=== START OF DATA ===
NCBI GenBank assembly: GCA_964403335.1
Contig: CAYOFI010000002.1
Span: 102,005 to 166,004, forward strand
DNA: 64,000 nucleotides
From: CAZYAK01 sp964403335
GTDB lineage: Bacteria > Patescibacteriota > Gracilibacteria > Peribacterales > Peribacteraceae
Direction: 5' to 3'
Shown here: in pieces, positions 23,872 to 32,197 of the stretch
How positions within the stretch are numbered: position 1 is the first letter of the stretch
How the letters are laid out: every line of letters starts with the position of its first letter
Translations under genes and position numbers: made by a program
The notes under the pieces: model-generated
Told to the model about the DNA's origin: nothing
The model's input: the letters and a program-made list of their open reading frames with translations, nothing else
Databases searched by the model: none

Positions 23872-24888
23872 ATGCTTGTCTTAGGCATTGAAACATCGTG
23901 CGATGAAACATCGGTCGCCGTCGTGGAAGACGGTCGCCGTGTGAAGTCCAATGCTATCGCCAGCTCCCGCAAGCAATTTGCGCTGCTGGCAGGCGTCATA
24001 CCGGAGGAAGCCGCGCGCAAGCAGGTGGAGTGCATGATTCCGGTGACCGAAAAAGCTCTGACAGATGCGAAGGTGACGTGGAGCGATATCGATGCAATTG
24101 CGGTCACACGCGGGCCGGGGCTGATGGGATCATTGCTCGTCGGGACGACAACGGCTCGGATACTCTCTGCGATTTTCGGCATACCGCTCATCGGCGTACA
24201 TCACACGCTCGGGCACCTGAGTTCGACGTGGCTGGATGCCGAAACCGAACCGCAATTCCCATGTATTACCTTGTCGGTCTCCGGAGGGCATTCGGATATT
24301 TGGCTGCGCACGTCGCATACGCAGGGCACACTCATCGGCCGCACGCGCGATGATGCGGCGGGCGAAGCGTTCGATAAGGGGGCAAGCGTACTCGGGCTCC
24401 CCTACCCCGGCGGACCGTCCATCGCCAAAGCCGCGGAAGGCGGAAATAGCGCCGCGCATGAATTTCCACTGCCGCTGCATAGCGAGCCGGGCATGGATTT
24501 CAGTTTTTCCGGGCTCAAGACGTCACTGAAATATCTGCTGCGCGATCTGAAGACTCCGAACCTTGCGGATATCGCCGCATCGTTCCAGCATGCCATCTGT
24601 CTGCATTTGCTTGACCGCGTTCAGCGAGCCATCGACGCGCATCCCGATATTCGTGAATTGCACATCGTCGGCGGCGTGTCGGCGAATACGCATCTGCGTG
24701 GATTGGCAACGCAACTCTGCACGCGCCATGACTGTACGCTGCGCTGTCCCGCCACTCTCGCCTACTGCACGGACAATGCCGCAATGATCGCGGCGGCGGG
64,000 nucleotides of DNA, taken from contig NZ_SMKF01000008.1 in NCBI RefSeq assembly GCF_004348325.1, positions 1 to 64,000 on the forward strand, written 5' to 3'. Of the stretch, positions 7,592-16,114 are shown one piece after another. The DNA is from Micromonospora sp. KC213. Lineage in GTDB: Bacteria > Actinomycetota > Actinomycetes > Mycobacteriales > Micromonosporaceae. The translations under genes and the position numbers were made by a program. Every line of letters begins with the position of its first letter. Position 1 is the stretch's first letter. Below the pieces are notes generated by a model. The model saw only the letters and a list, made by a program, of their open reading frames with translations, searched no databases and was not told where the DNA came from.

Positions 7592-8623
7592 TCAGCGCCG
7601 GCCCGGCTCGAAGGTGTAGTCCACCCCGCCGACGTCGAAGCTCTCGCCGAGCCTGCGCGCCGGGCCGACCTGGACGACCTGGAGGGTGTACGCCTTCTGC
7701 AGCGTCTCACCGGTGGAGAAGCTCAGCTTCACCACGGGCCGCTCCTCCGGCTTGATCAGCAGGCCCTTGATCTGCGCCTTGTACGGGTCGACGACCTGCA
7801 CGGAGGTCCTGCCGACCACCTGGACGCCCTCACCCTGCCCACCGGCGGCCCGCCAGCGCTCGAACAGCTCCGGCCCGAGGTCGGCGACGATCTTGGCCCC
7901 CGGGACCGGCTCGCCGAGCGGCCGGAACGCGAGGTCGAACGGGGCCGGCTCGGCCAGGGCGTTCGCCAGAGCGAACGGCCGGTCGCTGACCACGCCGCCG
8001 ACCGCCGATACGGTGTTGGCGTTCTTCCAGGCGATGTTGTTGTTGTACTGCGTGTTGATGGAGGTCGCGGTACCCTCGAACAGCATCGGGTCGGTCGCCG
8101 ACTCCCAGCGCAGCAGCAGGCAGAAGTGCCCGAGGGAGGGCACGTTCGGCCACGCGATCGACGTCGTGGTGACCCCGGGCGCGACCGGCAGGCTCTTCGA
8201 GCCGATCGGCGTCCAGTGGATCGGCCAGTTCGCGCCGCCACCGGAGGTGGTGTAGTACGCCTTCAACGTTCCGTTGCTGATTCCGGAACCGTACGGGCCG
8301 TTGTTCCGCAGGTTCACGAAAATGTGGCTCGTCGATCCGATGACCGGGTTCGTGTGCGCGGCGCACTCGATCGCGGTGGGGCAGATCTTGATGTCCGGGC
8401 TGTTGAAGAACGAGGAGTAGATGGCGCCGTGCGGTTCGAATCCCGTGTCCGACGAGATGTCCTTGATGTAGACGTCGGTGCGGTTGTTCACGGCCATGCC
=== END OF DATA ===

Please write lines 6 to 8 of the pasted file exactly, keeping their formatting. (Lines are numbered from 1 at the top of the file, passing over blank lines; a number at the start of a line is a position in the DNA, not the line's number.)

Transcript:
GTDB lineage: Bacteria > Patescibacteriota > Gracilibacteria > Peribacterales > Peribacteraceae
Direction: 5' to 3'
Shown here: in pieces, positions 23,872 to 32,197 of the stretch